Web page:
Scott Earwood
Director of Community Solutions

The Current Climate: Bankers Are in, Lenders Are Out
I hear the same story from bankers around the country.  When asked if their bank sees itself as transactional or relationship oriented, they’ll reply, “We say we’re a relationship bank, but too many times we end up with single service clients.” This is a problem because a bank with a high percentage of single-service clients is inherently not a relationship bank.

Banking in 2024 requires a different, more comprehensive approach to relationship building than what has worked for the last 15 years. Gone are the days when a bank could make money by piling up loans and funding them with cheap deposits.  In today’s rate environment, margins have been compressed industrywide. On the horizon are potential charge-offs, shrinking deposit balances, and dwindling consumer stockpiles of cash.

To adapt and survive in this environment, bankers must become bankers again. That means viewing relationships holistically, which includes understanding that today’s customers are just as interested in their deposits as their loans.

Why Relationship Banking is Better
Full and optimized relationships drive the profitability of any bank. Data collected from our client base shows that 15% of the average bank’s consumer relationships are responsible for 75% of its deposits and 50% of revenue. It also shows that a business relationship that includes treasury management and the primary operating account generates about three times the return on capital of a loan-only relationship.

Is your bank committed to getting the most out of its relationships? Ask yourself the following questions:

  • Does detailed knowledge of customer relationships exist outside of your bankers’ heads?
  • Does the bank know the profitability of individual customer relationships?
  • Does each banker have the tools and information needed to serve and optimize their own customer relationships?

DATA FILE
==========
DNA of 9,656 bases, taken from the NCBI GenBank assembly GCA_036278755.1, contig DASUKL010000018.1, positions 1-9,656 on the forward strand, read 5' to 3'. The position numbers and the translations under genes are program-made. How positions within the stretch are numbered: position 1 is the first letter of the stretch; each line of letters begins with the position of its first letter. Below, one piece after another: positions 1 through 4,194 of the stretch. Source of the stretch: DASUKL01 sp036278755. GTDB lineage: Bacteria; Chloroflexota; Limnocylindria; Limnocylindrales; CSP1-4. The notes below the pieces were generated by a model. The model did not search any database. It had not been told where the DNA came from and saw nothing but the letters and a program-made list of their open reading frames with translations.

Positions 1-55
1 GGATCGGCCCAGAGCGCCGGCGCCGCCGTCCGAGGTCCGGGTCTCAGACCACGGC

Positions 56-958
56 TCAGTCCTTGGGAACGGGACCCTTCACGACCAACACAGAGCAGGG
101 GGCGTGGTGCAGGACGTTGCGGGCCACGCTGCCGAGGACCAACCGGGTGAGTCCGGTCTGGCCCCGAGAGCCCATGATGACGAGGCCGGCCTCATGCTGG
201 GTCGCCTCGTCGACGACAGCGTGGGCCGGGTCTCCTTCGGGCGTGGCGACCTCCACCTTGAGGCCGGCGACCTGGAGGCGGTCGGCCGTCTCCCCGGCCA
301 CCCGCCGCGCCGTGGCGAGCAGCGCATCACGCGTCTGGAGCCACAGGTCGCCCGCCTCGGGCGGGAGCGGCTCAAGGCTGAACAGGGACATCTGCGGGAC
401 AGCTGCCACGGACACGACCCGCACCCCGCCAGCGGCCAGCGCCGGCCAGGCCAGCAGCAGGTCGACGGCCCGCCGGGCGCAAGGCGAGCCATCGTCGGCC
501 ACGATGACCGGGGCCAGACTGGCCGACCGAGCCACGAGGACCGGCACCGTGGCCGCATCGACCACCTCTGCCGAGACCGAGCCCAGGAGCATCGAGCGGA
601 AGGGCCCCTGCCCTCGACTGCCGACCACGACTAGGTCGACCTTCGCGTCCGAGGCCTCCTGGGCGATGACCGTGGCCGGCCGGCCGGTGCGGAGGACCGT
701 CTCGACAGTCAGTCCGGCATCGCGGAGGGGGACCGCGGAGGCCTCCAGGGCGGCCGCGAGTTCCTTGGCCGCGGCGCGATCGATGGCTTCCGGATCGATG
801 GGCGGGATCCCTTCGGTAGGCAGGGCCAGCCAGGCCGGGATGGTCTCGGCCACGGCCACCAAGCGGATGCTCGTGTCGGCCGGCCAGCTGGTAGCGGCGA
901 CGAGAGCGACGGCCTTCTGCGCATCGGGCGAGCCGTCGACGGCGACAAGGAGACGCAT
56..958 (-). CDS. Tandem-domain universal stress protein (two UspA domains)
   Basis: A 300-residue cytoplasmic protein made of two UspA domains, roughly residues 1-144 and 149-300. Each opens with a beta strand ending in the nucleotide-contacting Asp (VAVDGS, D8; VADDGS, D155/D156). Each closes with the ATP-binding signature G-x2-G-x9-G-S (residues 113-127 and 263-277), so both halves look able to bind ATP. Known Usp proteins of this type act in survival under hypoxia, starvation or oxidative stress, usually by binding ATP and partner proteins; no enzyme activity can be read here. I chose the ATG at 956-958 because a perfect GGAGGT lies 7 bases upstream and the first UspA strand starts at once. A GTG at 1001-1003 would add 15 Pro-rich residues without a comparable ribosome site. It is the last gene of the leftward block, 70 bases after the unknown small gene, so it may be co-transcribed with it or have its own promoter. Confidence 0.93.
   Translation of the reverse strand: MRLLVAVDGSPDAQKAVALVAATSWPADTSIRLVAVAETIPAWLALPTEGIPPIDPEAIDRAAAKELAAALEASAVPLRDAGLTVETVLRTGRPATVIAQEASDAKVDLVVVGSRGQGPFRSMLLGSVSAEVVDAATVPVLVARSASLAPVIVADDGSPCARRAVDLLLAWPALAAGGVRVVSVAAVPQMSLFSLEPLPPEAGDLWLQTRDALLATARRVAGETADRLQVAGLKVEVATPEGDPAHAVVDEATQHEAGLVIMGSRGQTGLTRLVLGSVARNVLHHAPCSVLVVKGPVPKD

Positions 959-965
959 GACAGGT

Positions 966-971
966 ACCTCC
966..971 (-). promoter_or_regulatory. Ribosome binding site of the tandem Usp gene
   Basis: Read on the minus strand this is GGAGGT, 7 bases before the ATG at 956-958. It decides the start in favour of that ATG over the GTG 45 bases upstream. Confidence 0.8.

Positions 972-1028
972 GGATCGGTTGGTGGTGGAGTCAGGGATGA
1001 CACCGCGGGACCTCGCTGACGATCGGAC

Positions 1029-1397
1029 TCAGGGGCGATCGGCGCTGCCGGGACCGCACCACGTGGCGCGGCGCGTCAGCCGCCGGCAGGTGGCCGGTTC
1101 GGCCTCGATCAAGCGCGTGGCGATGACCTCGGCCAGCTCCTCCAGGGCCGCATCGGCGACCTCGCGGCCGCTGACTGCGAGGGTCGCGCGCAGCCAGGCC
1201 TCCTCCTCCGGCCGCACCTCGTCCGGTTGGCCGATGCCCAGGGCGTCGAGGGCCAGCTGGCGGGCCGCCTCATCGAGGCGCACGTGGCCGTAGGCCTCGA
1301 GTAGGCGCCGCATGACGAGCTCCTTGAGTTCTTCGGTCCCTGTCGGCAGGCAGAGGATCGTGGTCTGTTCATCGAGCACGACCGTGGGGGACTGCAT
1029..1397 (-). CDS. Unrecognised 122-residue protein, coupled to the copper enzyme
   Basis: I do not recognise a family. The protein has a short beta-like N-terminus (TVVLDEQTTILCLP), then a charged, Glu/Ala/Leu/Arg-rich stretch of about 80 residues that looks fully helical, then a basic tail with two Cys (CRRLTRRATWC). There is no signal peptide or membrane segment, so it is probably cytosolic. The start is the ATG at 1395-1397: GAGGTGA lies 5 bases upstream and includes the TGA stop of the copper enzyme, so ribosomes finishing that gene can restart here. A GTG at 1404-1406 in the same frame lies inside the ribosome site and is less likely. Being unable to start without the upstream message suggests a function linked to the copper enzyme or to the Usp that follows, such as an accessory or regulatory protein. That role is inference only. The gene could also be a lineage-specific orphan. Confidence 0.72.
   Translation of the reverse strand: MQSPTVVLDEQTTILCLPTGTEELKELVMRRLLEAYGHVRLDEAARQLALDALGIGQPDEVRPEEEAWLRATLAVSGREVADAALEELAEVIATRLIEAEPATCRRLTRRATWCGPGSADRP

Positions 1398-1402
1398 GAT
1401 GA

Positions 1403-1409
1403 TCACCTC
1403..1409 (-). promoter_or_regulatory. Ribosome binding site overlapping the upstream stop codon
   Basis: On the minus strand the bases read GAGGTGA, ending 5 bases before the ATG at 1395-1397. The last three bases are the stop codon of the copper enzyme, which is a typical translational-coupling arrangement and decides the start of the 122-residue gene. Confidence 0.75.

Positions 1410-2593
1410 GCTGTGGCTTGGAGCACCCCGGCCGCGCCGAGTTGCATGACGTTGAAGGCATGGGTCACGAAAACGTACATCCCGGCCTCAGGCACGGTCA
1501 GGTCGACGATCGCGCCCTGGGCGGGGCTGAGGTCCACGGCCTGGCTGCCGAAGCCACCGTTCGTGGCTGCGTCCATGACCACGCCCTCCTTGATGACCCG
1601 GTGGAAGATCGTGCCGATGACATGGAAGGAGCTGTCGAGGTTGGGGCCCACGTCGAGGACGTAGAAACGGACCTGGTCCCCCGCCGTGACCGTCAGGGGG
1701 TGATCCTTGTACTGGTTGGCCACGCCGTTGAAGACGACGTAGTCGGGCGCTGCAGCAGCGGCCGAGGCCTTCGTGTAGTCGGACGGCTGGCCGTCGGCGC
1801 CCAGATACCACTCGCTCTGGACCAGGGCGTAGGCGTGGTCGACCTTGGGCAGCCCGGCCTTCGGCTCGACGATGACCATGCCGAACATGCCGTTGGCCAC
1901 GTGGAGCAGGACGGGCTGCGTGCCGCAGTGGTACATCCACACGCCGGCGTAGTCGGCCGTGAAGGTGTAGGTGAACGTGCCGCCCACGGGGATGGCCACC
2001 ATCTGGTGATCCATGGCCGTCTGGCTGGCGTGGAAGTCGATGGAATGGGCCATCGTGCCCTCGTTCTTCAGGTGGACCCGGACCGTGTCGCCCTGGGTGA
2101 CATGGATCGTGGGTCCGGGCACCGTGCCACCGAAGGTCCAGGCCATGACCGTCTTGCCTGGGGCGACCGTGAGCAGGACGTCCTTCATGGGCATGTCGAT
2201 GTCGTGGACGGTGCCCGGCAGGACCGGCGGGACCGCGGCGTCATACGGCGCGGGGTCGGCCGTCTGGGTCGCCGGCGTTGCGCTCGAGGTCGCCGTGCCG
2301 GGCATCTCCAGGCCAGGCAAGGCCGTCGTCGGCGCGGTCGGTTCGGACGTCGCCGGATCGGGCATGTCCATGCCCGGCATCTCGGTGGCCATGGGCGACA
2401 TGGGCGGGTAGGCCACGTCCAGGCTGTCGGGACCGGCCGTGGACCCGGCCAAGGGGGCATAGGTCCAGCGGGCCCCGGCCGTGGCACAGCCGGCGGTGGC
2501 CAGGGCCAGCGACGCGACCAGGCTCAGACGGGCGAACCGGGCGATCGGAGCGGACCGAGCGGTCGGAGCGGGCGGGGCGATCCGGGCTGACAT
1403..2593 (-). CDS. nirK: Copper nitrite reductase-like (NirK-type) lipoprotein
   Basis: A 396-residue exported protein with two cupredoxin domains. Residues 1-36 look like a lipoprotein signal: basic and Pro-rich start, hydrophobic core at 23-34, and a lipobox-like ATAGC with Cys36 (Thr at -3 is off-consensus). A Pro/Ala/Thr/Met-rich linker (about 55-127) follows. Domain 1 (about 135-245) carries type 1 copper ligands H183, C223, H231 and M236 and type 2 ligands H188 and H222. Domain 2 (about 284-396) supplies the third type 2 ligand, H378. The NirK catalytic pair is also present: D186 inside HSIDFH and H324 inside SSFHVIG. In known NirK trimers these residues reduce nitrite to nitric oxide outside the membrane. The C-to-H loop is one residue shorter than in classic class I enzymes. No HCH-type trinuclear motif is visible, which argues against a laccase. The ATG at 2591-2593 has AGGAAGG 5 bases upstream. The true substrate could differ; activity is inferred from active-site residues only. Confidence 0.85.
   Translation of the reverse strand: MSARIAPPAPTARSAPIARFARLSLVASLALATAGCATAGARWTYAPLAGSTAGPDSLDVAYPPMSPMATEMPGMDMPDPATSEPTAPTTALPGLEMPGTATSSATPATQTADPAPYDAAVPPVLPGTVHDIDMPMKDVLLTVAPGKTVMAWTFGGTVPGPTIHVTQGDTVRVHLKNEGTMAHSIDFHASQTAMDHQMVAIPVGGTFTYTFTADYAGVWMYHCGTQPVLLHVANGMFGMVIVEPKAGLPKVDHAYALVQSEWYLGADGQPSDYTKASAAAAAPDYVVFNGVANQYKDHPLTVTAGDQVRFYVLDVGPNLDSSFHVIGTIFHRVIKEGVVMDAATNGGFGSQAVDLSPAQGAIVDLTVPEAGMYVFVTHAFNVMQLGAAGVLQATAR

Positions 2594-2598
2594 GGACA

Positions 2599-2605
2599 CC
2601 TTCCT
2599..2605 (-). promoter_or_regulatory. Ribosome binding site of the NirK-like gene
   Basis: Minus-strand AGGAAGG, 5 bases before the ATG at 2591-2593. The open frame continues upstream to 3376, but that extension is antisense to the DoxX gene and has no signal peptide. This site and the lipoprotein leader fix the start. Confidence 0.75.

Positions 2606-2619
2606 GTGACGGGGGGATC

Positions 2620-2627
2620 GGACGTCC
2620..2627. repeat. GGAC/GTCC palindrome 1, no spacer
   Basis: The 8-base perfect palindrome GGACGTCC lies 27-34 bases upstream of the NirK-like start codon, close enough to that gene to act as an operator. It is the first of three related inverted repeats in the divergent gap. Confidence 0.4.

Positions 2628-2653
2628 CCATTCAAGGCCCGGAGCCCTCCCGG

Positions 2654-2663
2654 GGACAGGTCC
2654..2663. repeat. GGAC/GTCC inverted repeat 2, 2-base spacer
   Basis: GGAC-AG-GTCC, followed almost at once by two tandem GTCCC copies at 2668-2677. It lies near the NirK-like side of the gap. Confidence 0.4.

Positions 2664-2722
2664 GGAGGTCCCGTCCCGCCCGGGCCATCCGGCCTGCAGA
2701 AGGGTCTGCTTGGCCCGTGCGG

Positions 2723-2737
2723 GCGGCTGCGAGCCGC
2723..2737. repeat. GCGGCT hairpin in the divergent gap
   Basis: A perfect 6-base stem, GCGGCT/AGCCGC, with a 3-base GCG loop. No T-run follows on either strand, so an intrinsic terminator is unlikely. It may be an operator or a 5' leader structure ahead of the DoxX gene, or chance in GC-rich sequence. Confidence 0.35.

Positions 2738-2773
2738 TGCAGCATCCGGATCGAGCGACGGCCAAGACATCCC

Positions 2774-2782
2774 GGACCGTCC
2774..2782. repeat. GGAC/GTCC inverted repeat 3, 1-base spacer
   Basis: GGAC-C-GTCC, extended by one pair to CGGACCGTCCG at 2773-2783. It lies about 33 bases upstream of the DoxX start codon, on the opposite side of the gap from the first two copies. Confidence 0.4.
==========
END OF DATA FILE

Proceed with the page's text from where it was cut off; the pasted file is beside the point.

If your bank is truly committed to relationship banking, the answers to those three questions should be ‘yes.’

Why Full Relationships Matter to Your Customers
Whether it’s a complex commercial client with multiple tax entities or a married couple with a few accounts, when clients interact with your bank’s frontline employees, they are usually thinking about their entire banking relationship. Can your employees say the same?

Complex client needs and siloed bank product data often make it difficult to compile an at-a-glance view of relationships. Breaking down those silos and presenting the scope of the entire relationship to team members can help ensure that customer needs are understood and met.

Why Full Relationships Matter to Your Bank
Many institutions think of themselves as relationship banks, but their customer and account data tell a different story.

When asked to list their 10 best clients, for example, bankers will typically list their largest clients or the people they see most often. Line up those lists against relationship profitability metrics and those bankers typically are missing three or four of the top 10 because they lack critical information about the relationship.

Bankers who have access to account- and relationship-level profitability information can protect their winners, improve their mid-tier relationships and get more from less-profitable customers.

Equipping Your Team
While goals and strategies are set by leadership, relationships are built by bankers and branch employees whose success depends, in part, on how well they understand the current state and the potential value of individual relationships. Giving those employees ready access to easily digested insights into those relationships and arming them with incentives and tools to help improve pricing and profitability can make those relationships stronger and more productive.

In 2024, the narrow path to growth runs through optimized relationships. Banks need to know which relationships are winning for them and which ones are losing. By combining traditional fundamentals and modern data technology, bank leaders can protect and deepen the relationships that contribute most to the health and profitability of their banks and transform their bankers into trusted advisors rather than order takers.


Scott Earwood

Director of Community Solutions

Scott Earwood is the director of community solutions for White Clay, and he is responsible for the community bank and credit union division.  Mr. Earwood spent the last 11 years at White Clay providing bankers with software tools and data intelligence to ensure return on liquidity and capital in each customer relationship.


Mr. Earwood spent the first 10 years of his career working for both national and community financial institutions in the retail, business banking and mortgage lines of business.  After banking, he started several businesses including a venture capital-backed start-up.